Work Your Way Up

About 80 percent of In-N-Out’s store managers started at the very bottom before finding their way to the top. In 1984, Rich Snyder, the son of In-N-Out’s founder, established In-N-Out University. As a harbinger of quality food it made sense for In-N-Out to also produce well-trained managers. The university program is meant to reward hard working associates who have worked full-time at an In-N-Out location for a year. Rich recognized that a multiple hour shift cleaning up spilled fries seemed miserable, but wanted associates to feel like they were a part of something bigger. One reason that the chain hasn’t expanded so rapidly is because of its dedication to turning out the right kind of manager from In-N-Out University.


Most managers work for In-N-Out an average of 14 years. Part-timers remain on with the company for an average of two years.


It’s Not All About the Benjamins

Rich established an expansive set of benefits for full and part-time employees. For part-time workers, In-N-Out provides 401(k) plans and paid vacation. Full-timers are given health, dental and vision plans on top of what the part-time workers receive.


In a world that glorifies corporate profits above all, In-N-Out proves that appropriately paid and cared for employees need not drive up prices or reduce quality.



Sushi Freak Rolls in New Restaurant Concept

From rice, fish and occasionally vegetables, the Japanese created sushi: a food that’s become so ubiquitous in American culture it can be found just about anywhere– including gas stations.


While gas station sushi might not be the best choice, a new franchise concept, Sushi Freak, is offering its customers as much choice as possible.


The permutations are endless at a Sushi Freak franchise. You’re only limited by your imagination. Even if you aren’t a fan of “the raw stuff”, Sushi Freak’s list of available sushi filling ingredients — 51– include many cooked and seafood alternatives.

 sushi franchise

Customers follow a basic four step ordering process to create their own 8-piece sushi rolls: select your wrapper (soy or seaweed), pick your protein, choose your fillings and top it off with the sauce, raw fish or other topping of your choice. In addition, Sushi Freak offers vegetarian, gluten-free soy sauce and rice-free options, too.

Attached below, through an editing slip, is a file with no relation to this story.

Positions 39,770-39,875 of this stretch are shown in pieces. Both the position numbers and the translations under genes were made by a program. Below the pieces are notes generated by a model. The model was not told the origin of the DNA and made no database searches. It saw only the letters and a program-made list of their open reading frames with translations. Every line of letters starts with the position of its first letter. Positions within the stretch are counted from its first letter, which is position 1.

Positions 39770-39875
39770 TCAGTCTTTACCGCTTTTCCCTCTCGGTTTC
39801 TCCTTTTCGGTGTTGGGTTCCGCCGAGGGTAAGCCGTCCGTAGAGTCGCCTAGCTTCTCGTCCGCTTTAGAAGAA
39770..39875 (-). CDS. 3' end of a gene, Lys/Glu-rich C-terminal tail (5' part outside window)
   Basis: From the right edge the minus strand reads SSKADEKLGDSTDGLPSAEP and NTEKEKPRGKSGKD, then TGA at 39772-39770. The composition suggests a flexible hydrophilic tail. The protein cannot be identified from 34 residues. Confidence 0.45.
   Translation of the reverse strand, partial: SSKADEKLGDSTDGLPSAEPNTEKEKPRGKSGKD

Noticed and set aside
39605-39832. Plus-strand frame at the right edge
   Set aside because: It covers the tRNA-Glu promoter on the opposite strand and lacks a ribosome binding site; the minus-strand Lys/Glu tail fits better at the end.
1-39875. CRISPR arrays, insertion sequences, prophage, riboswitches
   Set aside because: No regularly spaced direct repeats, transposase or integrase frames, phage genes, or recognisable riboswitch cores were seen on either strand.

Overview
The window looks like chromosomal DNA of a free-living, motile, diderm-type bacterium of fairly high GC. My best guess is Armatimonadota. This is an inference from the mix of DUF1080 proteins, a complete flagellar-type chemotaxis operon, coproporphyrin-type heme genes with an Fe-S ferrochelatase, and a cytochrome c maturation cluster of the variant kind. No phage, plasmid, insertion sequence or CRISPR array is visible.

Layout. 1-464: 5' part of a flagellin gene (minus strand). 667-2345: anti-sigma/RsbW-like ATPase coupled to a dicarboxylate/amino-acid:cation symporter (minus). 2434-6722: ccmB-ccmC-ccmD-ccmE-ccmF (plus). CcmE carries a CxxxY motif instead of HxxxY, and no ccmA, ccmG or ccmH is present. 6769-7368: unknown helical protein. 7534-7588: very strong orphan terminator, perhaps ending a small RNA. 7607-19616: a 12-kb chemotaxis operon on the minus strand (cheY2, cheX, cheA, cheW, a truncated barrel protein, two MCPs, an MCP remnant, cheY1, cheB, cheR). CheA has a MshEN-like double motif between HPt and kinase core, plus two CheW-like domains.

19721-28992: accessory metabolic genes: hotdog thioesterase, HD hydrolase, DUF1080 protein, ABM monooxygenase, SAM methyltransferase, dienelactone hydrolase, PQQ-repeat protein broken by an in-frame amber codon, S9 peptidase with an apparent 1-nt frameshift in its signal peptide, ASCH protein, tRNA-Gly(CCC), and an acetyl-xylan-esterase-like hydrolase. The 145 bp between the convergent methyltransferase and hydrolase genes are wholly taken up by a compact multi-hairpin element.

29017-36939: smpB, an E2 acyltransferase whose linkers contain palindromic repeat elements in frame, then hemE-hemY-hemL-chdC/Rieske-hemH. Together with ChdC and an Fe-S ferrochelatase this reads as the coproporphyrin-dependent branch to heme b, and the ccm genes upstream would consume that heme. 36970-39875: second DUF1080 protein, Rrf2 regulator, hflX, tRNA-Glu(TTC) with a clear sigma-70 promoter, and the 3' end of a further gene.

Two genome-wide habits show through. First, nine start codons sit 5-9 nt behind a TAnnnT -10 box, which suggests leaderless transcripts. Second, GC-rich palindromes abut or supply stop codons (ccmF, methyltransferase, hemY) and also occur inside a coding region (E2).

This dedication to customization stems from Sushi Freak co-founders Michael Broder and Jenifer Duarte, whose previous food and beverage experience “got them rolling.”


Before Sushi Freak opened its first location in San Diego, Calif., the dynamic, sushi-loving duo worked for The Pacific Rim Asian Bistro in Albuquerque, New Mexico that boasted a 160 piece sushi menu. Guests of the bistro would often request for certain exclusions or additions to their sushi orders. After the one-millionth, “Can I substitute…” request Michael and Jenifer saw the need for a customizable sushi restaurant franchise.


Why It Works


A mixture of tighter budgets and greater food knowledge (thanks to the Food Network and television shows Top Chef, Chopped and The Taste) has produced a more discerning consumer: one that knows what they like to eat and how they want it made.


The beauty of Sushi Freak is that it allows customers to order exactly what they want without sacrificing the traditional sushi experience. Jenifer and Michael made sure to consult one of the best master sushi chefs they knew (the kind that isn’t allowed to touch rice until after a one-year apprenticeship) to refine the sushi making process at Sushi Freak.


The Nitty Gritty


While a definitive initial investment can’t be given for legal reasons, the estimated initial investment for a Sushi Freak franchise is $179,900 – $297,000.


Franchise term is 20 years with an option to renew for another 20 years.


Typical Sushi Freak restaurant franchise is 1200-1500 square feet.


100,000 minimum cash required.


An ideal Sushi Freak franchisee has a strong background in business management with a passion for serving people and very intrinsically motivated.


Sushi Freak is seeking franchisees in all 50 states and international locations.


One owner or designated manager must be involved in the Sushi Freak franchise on a full-time basis and be held responsible for the daily operations and management of said Sushi Freak location.


Owning and operating a Sushi freak includes: use of Sushi Freak’s brand name, trademarks, recipes, operational systems, methods and décor. Support is provided in:


  • Facility planning
  • Fixture, equipment and leasehold improvements
  • Lease negotiation
  • Site selection
  • Corporate training for owner/operator and general managers
  • Kitchen workflow design
  • Ongoing support from training/operations team
  • Ongoing updates for increasing profitability
  • Products
  • System efficiency
  • Favorable national contracts with suppliers of goods and services